While I personally believe that credit scores are sort of a scam, I also believe, you can’t do much in life without a good credit score. It’s just one of those games you have to play if you want to succeed with finances.
After all, some banks and credit unions won’t even allow you to open an account without good credit. So, it truly is a must.
With that being said, right now, so many Americans are living paycheck to paycheck and may be relying on the use of their credit cards to survive.
And if you know anything about credit, you know that your credit utilization rate plays a big part in your overall credit score.
How much does credit utilization impact credit score?
Credit utilization, also known as the balance-to-limit ratio, plays a significant role in the calculation of your credit score. It specifically contributes to the “amounts owed” category, which accounts for roughly 30% of your FICO score. FICO is the most commonly used credit scoring model.
Credit utilization ratio is calculated by dividing the total amount of debt you currently have by the total amount of credit you have available. For instance, if you have a total credit limit of $10,000 across all your cards and you’re carrying a balance of $3,000, your credit utilization ratio is 30%.
Your credit utilization also matters on a per card basis.
Generally, it’s recommended to keep your credit utilization ratio under 30%. Lower percentages (under 10%) are seen as even better. High credit utilization suggests that you may be at risk of overextending yourself and could have trouble paying back your debts, which could lead to a lower credit score.
However, credit utilization isn’t the only factor that impacts your credit score. Other factors like payment history (35% of FICO score), length of credit history (15%), credit mix (10%), and new credit (10%) also play significant roles.
Simply put: high credit card balances can hurt your credit score and scare off potential credit lenders.
The Easiest Way to Boost Your Credit Without Paying off Any Debt
So now, you’re probably wondering – okay, this is great to know but how can I help boost my credit score when I don’t have the money to pay off those cards?
I have one simple solution to try and it will only take a few minutes of your time…
Increase your credit card limit.
How do I increase my credit card limit?
All you need to do is, login to your credit card account and the majority of credit card issuers, offer a button that says “credit limit increase” or some variation of it.
Most of the time, you will be asked to provide your income (especially since this can change often) and sometimes you can even ask for the credit limit you are seeking.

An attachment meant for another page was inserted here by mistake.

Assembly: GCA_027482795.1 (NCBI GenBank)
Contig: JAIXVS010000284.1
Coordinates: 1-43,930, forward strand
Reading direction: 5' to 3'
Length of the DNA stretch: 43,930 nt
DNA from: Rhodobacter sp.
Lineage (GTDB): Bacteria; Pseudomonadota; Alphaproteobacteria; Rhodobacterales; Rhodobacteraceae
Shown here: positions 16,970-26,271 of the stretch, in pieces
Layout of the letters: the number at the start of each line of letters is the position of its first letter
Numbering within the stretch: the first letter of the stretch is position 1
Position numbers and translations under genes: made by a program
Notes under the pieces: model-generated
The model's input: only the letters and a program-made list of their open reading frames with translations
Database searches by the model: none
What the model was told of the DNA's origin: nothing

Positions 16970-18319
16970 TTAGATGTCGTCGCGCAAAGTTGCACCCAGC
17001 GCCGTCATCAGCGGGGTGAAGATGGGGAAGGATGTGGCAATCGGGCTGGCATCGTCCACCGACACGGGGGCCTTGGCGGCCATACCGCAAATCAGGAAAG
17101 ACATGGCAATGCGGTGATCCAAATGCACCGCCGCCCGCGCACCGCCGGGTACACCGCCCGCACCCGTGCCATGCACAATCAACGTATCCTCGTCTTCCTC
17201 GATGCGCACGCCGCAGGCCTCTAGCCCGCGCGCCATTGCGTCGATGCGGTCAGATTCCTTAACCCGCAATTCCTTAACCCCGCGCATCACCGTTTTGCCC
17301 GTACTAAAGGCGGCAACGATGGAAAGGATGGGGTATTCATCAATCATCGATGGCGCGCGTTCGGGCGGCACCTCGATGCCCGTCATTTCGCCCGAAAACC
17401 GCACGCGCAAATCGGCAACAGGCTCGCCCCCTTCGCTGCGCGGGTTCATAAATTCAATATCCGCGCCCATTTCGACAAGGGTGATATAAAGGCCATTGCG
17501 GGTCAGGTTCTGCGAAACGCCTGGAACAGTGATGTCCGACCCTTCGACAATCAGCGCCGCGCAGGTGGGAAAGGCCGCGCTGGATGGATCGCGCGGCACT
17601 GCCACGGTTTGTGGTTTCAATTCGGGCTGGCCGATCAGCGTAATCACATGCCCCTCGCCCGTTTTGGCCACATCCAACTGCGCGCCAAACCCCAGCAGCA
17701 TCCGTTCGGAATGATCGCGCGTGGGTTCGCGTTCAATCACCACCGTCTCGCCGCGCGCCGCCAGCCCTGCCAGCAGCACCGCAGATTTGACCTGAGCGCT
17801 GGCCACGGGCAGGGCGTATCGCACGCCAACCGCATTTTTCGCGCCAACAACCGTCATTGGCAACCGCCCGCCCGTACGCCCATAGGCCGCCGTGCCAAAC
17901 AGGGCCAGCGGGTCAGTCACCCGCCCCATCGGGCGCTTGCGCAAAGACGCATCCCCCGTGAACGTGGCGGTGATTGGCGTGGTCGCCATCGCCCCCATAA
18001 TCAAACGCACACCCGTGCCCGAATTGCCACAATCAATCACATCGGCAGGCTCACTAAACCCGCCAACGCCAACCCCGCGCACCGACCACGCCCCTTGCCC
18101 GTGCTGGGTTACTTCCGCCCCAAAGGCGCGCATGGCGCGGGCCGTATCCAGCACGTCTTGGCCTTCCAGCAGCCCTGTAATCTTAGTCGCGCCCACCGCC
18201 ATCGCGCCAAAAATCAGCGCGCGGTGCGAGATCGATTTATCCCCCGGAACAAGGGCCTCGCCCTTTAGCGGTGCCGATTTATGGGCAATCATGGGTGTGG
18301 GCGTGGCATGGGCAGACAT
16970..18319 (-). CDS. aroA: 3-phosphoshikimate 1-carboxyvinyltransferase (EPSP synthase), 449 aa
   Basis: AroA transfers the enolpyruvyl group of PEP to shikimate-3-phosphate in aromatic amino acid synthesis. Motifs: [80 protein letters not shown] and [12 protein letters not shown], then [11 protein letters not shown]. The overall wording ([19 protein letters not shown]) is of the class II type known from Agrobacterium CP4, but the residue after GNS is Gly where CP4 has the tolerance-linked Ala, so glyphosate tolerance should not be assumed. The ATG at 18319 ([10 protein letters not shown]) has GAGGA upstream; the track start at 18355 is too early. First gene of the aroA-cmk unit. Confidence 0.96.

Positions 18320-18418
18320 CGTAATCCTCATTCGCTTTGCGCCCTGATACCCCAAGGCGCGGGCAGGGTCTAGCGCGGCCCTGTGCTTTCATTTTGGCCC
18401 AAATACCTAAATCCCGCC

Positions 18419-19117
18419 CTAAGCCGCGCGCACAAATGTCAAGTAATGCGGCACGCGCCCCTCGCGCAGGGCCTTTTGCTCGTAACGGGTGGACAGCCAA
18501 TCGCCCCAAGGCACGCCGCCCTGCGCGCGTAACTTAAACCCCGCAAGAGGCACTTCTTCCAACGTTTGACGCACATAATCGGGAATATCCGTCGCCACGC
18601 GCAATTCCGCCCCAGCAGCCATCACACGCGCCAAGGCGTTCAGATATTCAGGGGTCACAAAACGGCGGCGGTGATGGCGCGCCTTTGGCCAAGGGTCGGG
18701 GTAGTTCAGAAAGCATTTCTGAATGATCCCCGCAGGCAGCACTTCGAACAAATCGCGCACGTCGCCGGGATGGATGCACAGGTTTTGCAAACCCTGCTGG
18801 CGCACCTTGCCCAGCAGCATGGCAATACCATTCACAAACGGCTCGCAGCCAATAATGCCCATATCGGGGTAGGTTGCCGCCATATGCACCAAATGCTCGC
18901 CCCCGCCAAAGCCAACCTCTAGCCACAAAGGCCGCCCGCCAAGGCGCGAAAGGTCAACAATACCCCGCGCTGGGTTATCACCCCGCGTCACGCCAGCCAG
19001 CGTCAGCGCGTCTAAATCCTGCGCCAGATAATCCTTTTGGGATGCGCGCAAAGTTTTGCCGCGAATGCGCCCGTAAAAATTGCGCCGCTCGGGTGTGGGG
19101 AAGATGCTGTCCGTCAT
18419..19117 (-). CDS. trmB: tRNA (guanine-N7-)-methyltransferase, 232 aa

For example, one of my credit accounts is with Navy Federal Credit Union. I am able to request a credit limit increase within my account online. I then submit it and hear back within 24-48 hours.
Here is the email I received after a recent credit limit increase request:
Other retailers such as Kohl’s, allow you to get an immediate response online. Kohl’s isn’t as giving when it comes to credit limits but I was just granted an increase of $3,000. Their online process looks like this:
How does increasing your credit limit help your credit score?
Increasing your credit limit can potentially help your credit score by reducing your credit utilization ratio, assuming your spending doesn’t increase.
As explained earlier, your credit utilization ratio is the amount of credit you’re using divided by the total amount of credit you have available. A lower utilization ratio can positively impact your credit score.
So, if your credit limit increases and your spending remains the same or decreases, your utilization ratio will be lower.
For instance, if you’re carrying a $2,000 balance and your total credit limit increases from $4,000 to $6,000, your utilization ratio decreases from 50% to about 33%. Overall, this can help boost your score!
The important thing here is, to also not use that extra credit. Raise your limit and then continue making payments on those cards so the balances continually decrease helping your credit utilization each month.
However, keep in mind that asking for a credit limit increase might lead to a hard inquiry on your credit report, which could slightly lower your score temporarily. Also, while having more available credit can be good for your credit score, it also means you have the ability to accumulate more debt, which can be a risk if not managed carefully.
The best way to know if the company will run your credit is to ask. I haven’t had that issue with anywhere else besides Ulta beauty for some reason. Everywhere else just asks for my income.
Anytime I’ve personally done this, I’ve boosted my score 5-10 points. It does take 30+ days to report and reflect on your credit report but it is a free way to do it.
How often should you ask for a credit limit increase?
Personally, I try a credit limit increase on my cards every 30-90 days because the reality is, the worst they can say is no.
So, if you are looking for a cheap and easy way to boost your credit score, try asking for credit limit increases. It is often able to be done online or over the phone and just takes minutes. The time you take could result in a higher credit score that can help you get one step closer to your financial goals.